Can the Monadnock Region become a trauma-informed community?

Pre teen having a vulnerable conversation with trusted adult

Mental Health Awareness Month is an ideal time to report that, as part of our Community Health Improvement Plan, a large group of stakeholders and volunteers have been taking important steps to help make our region a Trauma Informed Community. 

Thanks to new funding from the NH Children's Health Foundation, the Behavioral Health Working Group of the Healthy Monadnock Alliance will be studying our community to determine where trauma-informed services, policies, and practices are already underway and where a more significant effort needs to happen. The Foundation offers 3 years of support to help improve the lives of children by lessening the negative health impacts of trauma and adverse childhood experiences (ACEs). Trauma can come from violence, racism, poverty, natural disaster, accidents, or other causes and can touch off many long-term health problems. We all have a role to play in addressing this. 

What does it mean to be a Trauma Informed Community? 

In a Trauma Informed Community, people are aware, accept, and understand how personal adversity and trauma affect each person's mental and physical health—and our whole community's well-being. Trauma-informed services, policies, and practices support community members currently affected by trauma and prevention of adverse childhood experiences (ACES) for our youngest residents. 

Organizations, institutions, and individuals can recognize the signs of trauma, create systems that can respond to trauma, and resist re-traumatization.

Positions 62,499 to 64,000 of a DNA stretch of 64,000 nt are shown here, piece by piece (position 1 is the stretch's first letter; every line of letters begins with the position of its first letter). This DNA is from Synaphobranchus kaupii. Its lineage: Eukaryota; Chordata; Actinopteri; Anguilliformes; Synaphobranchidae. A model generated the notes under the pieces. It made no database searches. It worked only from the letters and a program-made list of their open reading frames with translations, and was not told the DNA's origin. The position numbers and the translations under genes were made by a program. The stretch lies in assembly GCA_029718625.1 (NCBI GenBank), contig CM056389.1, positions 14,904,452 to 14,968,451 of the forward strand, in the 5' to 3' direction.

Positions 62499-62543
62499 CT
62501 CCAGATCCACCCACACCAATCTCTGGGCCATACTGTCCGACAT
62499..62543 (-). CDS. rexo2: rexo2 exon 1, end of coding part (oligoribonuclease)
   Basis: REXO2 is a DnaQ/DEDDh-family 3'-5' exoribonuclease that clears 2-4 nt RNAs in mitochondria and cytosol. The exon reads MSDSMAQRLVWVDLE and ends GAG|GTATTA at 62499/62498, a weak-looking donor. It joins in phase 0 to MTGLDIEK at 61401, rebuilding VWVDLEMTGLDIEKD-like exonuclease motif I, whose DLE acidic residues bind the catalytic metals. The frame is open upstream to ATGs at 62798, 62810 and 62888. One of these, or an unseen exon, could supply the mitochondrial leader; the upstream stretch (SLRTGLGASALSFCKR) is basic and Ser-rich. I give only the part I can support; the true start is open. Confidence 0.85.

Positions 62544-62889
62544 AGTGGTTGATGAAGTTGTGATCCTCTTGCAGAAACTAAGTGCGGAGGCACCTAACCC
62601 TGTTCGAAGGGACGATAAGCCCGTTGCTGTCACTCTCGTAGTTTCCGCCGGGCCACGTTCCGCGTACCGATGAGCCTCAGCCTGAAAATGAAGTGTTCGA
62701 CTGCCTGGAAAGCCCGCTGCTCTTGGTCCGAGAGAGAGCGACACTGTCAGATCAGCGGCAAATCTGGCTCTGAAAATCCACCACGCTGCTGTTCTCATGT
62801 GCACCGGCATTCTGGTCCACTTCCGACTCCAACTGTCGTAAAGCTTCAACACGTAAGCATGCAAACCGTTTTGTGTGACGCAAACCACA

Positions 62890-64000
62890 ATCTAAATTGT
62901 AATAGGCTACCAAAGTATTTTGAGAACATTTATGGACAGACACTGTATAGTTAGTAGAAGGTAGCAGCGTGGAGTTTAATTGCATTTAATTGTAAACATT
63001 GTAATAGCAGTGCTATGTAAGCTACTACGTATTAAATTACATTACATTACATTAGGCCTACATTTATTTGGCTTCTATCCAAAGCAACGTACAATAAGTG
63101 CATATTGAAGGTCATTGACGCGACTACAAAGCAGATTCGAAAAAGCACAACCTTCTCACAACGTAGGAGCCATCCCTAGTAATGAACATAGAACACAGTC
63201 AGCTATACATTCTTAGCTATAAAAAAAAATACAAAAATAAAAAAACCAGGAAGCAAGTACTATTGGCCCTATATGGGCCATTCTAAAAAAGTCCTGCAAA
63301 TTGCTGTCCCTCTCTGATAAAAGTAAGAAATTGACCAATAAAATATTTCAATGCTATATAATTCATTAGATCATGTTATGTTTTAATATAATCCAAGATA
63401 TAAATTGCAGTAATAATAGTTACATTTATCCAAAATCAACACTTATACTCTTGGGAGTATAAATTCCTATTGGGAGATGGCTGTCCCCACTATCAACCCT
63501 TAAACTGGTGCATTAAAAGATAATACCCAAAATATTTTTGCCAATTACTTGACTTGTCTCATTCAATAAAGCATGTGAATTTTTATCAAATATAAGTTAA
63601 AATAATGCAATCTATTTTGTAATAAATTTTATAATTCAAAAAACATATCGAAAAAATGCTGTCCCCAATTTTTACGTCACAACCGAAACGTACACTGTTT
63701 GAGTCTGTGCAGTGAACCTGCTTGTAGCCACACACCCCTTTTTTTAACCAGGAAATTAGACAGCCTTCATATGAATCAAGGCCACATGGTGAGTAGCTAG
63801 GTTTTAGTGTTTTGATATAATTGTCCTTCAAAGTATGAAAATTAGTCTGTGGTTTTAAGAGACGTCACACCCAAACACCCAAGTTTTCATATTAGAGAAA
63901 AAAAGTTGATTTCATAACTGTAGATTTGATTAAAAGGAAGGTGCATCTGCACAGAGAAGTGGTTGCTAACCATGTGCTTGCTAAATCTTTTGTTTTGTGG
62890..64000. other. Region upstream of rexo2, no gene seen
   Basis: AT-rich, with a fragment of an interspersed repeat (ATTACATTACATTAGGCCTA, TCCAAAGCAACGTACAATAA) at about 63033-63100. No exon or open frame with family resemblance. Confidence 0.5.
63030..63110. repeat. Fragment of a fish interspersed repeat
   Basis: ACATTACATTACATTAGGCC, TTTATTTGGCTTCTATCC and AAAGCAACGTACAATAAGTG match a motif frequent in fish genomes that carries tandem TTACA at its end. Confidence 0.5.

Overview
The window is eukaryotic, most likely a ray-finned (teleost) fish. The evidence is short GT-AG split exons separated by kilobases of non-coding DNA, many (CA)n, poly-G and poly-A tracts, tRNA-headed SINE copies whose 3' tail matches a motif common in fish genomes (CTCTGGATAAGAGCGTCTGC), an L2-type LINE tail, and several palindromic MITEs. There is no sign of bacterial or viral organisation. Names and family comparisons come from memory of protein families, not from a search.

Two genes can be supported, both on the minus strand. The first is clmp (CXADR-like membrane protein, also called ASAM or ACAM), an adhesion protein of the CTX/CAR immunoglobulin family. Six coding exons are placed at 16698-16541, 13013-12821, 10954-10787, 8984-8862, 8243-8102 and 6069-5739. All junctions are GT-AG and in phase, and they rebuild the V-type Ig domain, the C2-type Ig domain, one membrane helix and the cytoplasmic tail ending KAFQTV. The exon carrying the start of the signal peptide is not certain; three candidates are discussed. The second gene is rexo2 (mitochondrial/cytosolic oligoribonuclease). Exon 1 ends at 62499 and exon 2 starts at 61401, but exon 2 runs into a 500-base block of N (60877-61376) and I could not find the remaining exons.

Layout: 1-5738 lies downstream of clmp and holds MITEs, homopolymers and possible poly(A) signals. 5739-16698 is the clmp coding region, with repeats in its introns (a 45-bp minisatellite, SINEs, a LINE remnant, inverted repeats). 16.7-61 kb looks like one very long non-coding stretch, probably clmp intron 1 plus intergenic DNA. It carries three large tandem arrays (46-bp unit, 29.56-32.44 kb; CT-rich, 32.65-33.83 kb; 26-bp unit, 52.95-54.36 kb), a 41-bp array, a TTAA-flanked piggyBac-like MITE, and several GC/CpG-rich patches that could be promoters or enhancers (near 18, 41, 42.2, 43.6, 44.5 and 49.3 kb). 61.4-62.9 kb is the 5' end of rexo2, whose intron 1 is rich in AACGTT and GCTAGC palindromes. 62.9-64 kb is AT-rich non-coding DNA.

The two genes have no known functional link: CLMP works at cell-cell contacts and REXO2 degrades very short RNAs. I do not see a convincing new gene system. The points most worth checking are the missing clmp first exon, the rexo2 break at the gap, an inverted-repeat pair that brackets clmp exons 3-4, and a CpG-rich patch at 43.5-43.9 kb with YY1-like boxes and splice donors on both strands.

How does trauma affect our community?

Every community is affected by trauma, and trauma sustained in childhood is especially destructive to community health and well-being.

  • Adverse Childhood Experiences (ACEs) are very common, with 1 in 8 people experiencing 4 or more ACEs, such as abuse, neglect, and parental dysfunction, substance abuse, or mental illness.
  • The more childhood trauma people experience, the higher their likelihood of developing health problems, such as heart disease, stroke, cancer, substance misuse, mental illness, and diabetes. 
  • Suicide risk and depression are strongly associated with the amount of trauma a person experiences, and New Hampshire's suicide rate is significantly higher than the US average. 

Learn more at the Center for Disease Control and Prevention (CDC) Vital Signs page.

Get involved 

Anxious Nation, free screening 

Sunday, June 4, 2 pm

The Showroom, 20 Commercial St. in Keene

Monadnock Family Services and Connected Families NH invite the public to a free screening and discussion of "Anxious Nation," a feature documentary exploring anxiety and our kids. The event is at The Showroom, 20 Commercial St. in Keene, at 2:00 pm. 

Call 603-209-5947 for more information.

Understanding The Impact of Trauma

Tuesday, June 20, 6:30 to 7:30 pm

Peterborough Public Library

Increasing conversations about trauma allow individuals to develop a broader scope of knowledge about what "trauma" really means. If you're curious about trauma or how it affects you, your body, and your loved ones, join Kathy Mota, Direct Services program director for MCVP: Crisis & Prevention Center, for an informative presentation. Mota will address different types of trauma, the benefits of utilizing Adverse Childhood Experiences assessments, how trauma affects our minds, and what kind of responses traumatized individuals may present.

To register contact Emily Alexander (603) 354-5454 ext. 2331

Watch for more Healthy Monadnock Alliance related to mental health or trauma on the Healthy Healthy Monadnock Alliance Facebook Page and Cheshire Medical Center's calendar


CDC graphic shows ACEs significantly affect health and socioeconomic factors
ACEs Prevention: Potential Reduction of Negative Outcomes in Adulthood
Source: Merrick et al, 2019 (ACEs Vital Signs)
National Center for Injury Prevention and Control's Adverse Childhood Experiences Prevention Strategy

Learn more